There have been shows like Kyunki Saas bhi Kabhi Bahu thi, Kasautii Zindagi Kay, Kahani Ghar Ghar Ki and Kumkum, all running for over 1,500 episodes each spread across six years or more. In the current scenario, while there are finite episode shows such as Yudh (Sony), the top show of the genre, Naagin (Colors), and Meri Awaaz Hi Pehchaan Hai (&TV), there is another set which has been telecast for over 1,000 episodes including Yeh Rishta Kya Kehlata Hai (Star Plus), Taarak Mehta Ka Ooltah Chashmah (Sab TV) and Balika Vadhu (Colors).

BestMediaInfo.com spoke to a few broadcasters and industry experts to understand which of the two formats has found better comfort with the audience and advertisers? What does it take to make either of the formats successful?

The storyline yardstick

Abhimanyu Singh, CEO and Founder, Contiloe Pictures, the production house of Maharana Pratap, Chhatrapati Shivaji and Jhansi Ki Rani, feels that variety is a must and hence both formats will co-exist.

“The channels cannot be offering the same type of entertainment. Ultimately, everything finds its position and audience. As for the finiteness of shows, I believe that finite series is not only for a certain number of episodes, it's more about the proper start and end of the storyline. On this basis, even if Maharana Pratap ran for 600 episodes straight, it was a finite series owing to the fact that the climax was fixed,” explained Singh.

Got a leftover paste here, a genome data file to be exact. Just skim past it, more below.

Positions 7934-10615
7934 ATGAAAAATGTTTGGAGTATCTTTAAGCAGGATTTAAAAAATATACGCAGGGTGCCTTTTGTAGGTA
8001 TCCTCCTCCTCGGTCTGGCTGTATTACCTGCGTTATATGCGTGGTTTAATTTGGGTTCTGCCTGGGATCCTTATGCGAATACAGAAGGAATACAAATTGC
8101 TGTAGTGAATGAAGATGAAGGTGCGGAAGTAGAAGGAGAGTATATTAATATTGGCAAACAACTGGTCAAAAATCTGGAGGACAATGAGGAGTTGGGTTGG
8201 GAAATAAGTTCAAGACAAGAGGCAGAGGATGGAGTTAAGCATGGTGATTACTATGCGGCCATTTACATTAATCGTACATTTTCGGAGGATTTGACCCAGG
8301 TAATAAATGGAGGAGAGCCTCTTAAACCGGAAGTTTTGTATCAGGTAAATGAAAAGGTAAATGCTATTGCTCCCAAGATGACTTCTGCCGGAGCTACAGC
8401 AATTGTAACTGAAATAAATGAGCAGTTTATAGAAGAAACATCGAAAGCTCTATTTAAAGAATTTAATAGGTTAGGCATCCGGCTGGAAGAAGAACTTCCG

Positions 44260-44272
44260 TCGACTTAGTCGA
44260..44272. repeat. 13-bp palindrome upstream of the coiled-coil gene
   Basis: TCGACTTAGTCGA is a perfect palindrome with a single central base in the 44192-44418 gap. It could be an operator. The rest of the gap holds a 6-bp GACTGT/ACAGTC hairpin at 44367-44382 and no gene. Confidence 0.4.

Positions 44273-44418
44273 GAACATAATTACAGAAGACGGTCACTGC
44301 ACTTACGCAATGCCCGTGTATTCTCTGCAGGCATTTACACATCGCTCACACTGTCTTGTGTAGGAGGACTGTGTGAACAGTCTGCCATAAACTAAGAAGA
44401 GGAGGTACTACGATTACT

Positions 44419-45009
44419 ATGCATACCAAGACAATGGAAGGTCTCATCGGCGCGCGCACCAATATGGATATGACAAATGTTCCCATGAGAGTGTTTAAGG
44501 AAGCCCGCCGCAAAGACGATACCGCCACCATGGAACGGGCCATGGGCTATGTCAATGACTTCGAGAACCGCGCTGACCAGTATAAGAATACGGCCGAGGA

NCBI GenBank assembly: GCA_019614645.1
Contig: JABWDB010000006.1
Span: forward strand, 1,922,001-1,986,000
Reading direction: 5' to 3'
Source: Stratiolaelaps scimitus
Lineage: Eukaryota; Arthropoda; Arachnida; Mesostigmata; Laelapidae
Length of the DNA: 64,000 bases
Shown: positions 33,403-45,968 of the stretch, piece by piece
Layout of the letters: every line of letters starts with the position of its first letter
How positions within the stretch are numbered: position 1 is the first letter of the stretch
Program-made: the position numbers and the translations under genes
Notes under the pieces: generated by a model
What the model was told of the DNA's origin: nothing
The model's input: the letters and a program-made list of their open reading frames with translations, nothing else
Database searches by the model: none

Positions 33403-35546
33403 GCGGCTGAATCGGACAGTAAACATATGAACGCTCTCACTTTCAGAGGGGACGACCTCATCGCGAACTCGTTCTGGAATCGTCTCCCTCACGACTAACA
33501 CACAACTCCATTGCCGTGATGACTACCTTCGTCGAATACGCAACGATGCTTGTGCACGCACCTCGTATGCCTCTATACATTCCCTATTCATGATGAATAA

He picks out the mythological and historic genre since these, though they are generally long, are finite shows. “This sub-genre has an inherently finite storyline which runs with the journey of the character. The moment the character comes to end, the show has to be shut down,” he said.